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Beloved Actress, Disney Mouseketeer Annette Funicello Dead At 70

Annette Funicello, the most popular Mouseketeer on "The Mickey Mouse Club,'' who matured to a successful career in records and `60s beach party movies but struggled with illness in middle age and after, died April 8. She was 70.  (VINCE BUCCI/AFP/Getty Images)

Annette Funicello, the most popular Mouseketeer on "The Mickey Mouse Club,'' who matured to a successful career in records and `60s beach party movies but struggled with illness in middle age and after, died April 8. She was 70. (VINCE BUCCI/AFP/Getty Images)

NEW YORK (CBSNewYork) — Actress Annette Funicello, long-time Disney and Beach Party star, passed away on Monday April 8 at Mercy Southwest Hospital in Bakersfield, CA, at the age of 70.  She died peacefully from complications due to Multiple Sclerosis, a disease she battled for over 25 years.

Photos: Celebrity Deaths 2013

Born October 22, 1942, in Utica, N.Y., Funicello and her family moved to Los Angeles when she was 4 years old.  She was discovered personally by Walt Disney at age 13 while dancing the lead in Swan Lake at the Starlight Bowl in Burbank and he invited her to audition for his new children’s TV series called The Mickey Mouse Club and was hired on the spot to become a Mouseketeer.  The show debuted on October 3, 1955 and Annette soon became the most popular member of the group.

“On my audition with Walt Disney, he said, ‘Can you sing?’” Funicello said in an archive interview. “And I said, ‘I’m sorry. I don’t sing.”

But Disney, recognizing her star quality, built musical numbers around Funicello and designed her own show-within-a-show miniseries entitled, appropriately, “Annette.”

The “Mickey Mouse Club” series ran for three original seasons and in reruns through the 1990s.

And after Funicello outgrew the Mickey Mouse Club, Disney made sure the dark-haired starlet had sizable roles in other Disney TV series and films.

After leaving the Mickey Mouse Club, Funicello was the only Mouseketeer to remain under contract to Disney and appeared on the TV shows Zorro (1957), The Nine Lives of Elfego Baca (1958), and starred in the Disney feature films The Shaggy Dog (1959), Babes in Toyland (1961), The Misadventures of Merlin Jones (1964), and The Monkey’s Uncle (1965).

She also scored a number of pop hits, notably “Tall Paul” in 1959 and “Pineapple Princess” the following year.

Commenting on her passing, Bob Iger, Chairman and CEO of The Walt Disney Company, said, “Annette was and always will be a cherished member of the Disney family, synonymous with the word Mouseketeer, and a true Disney Legend. She will forever hold a place in our hearts as one of Walt Disney’s brightest stars, delighting an entire generation of baby boomers with her jubilant personality and endless talent. Annette was well-known for being as beautiful inside as she was on the outside, and she faced her physical challenges with dignity, bravery and grace. All of us at Disney join with family, friends, and fans around the world in celebrating her extraordinary life.”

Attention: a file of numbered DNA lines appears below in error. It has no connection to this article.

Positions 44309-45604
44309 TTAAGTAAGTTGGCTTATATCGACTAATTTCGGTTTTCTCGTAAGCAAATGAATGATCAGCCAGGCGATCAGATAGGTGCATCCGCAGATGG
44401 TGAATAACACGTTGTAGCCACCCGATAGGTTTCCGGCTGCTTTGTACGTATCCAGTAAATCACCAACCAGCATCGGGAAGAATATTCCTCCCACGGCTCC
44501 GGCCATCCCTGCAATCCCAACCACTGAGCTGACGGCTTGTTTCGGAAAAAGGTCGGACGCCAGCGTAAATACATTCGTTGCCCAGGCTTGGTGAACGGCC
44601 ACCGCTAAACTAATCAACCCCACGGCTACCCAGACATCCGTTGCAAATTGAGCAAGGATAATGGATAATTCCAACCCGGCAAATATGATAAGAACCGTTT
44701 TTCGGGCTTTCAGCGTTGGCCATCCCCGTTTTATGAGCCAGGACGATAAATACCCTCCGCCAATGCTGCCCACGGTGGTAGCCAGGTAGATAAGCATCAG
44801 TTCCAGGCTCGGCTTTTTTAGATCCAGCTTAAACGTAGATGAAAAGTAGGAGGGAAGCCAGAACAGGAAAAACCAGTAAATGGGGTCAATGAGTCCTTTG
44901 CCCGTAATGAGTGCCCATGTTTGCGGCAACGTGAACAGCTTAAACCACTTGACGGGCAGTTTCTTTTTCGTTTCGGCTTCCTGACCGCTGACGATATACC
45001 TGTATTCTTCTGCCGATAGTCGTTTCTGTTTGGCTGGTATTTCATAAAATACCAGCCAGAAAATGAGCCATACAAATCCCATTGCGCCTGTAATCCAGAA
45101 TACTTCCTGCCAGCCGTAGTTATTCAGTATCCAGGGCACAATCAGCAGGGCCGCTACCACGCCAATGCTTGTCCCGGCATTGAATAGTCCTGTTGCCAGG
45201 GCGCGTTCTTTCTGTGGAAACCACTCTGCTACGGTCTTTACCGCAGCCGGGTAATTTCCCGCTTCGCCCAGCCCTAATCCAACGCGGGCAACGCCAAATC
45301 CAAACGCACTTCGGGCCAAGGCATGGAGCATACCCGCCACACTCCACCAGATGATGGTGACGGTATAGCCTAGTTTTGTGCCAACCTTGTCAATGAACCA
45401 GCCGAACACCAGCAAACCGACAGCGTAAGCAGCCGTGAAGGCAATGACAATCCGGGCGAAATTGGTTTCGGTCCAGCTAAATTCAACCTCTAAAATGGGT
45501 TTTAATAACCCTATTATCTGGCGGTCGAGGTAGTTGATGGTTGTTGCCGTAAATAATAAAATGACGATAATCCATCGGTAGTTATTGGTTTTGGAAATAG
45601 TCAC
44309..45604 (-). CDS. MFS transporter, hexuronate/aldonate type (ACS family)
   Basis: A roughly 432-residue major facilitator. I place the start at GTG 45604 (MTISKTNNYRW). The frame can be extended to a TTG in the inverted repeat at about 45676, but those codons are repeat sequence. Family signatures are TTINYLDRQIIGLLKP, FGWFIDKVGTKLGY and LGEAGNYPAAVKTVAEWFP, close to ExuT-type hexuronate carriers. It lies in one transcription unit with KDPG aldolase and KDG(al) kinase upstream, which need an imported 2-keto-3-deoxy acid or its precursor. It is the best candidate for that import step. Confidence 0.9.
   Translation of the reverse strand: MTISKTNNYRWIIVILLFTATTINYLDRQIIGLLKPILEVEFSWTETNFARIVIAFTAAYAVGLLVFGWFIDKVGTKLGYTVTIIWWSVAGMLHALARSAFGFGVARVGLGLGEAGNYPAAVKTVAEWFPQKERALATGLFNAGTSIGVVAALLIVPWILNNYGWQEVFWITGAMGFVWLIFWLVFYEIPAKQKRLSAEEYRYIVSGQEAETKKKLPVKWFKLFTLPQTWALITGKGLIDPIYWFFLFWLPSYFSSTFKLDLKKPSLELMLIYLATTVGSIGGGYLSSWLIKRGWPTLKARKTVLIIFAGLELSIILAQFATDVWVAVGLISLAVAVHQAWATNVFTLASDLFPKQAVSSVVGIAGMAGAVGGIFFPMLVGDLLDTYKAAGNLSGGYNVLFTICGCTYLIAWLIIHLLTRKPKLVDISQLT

Diane Disney Miller, daughter of Walt Disney, added, “Everyone who knew Annette loved and respected her. She was one of the loveliest people I’ve ever known, and was always so kind to everyone. She was also the consummate professional, and had such great loyalty to my father. Annette will always be very special to me and Ron.”

And Disney believed in Funicello so much, he loaned her out to another movie studio. Her popularity soared in Beach Party films, usually playing opposite Frankie Avalon.

The films were heavy on bikinis, and never but Disney insisted that Funicello not be involved in any suggestive sequences, and never show her belly button.

Meanwhile, Funicello dated Paul Anka, who in 1960 wrote the hit “Puppy Love” about her.

But later in the 1960s, her work slowed down to a few appearances, and a TV ad campaign for Skippy Peanut Butter.

But in 1987, Funicello again teamed up with Frankie Avalon to co-produce and star in Paramount’s Back to the Beach as parents of a pair of troublesome teenagers.

Paul Reubens also appeared in Back to the Beach in his iconic Pee-wee Herman role, and Funicello and Avalon appeared in turn in “The Pee-wee’s Playhouse Christmas Special” in 1988.

And in 1989 and 1990, Avalon and Funicello staged a nostalgic concert tour, performing the beach party music and pop hit singles they made famous in the 1960s.

But also in 1987, Funicello was diagnosed with multiple sclerosis (MS), a degenerative neurological disease and in 1992 went public with her illness. Later that year, she established The Annette Funicello Research Fund for Neurological Diseases. It is dedicated to funding research into the cause, treatment and cure of multiple sclerosis and other neurological diseases and continues to be an active charity.

“There’s a reason for this, and I know it’s to help others,” she said of her disease.

Despite battling MS, in the 1990’s Annette launched The Annette Funicello Teddy Bear Company, marketing a line of collectible bears on QVC, and developed her own perfume line, Cello, by Annette.

In 1992, on her 50th birthday, she was named a Disney Legend. However, as she became more debilitated by MS, Annette retreated from public appearances in the late 1990s and has been cared for since that time by her second husband, rancher Glen Holt, who she married in 1986.

She was previously married to Jack Gilardi from 1965 until their divorce in 1981. She has three children from her first marriage; Gina, Jack Jr. and Jason, and three young grandchildren.

In lieu of flowers, donations in Annette’s memory can be made to The Annette Funicello Research Fund at annetteconnection.com.

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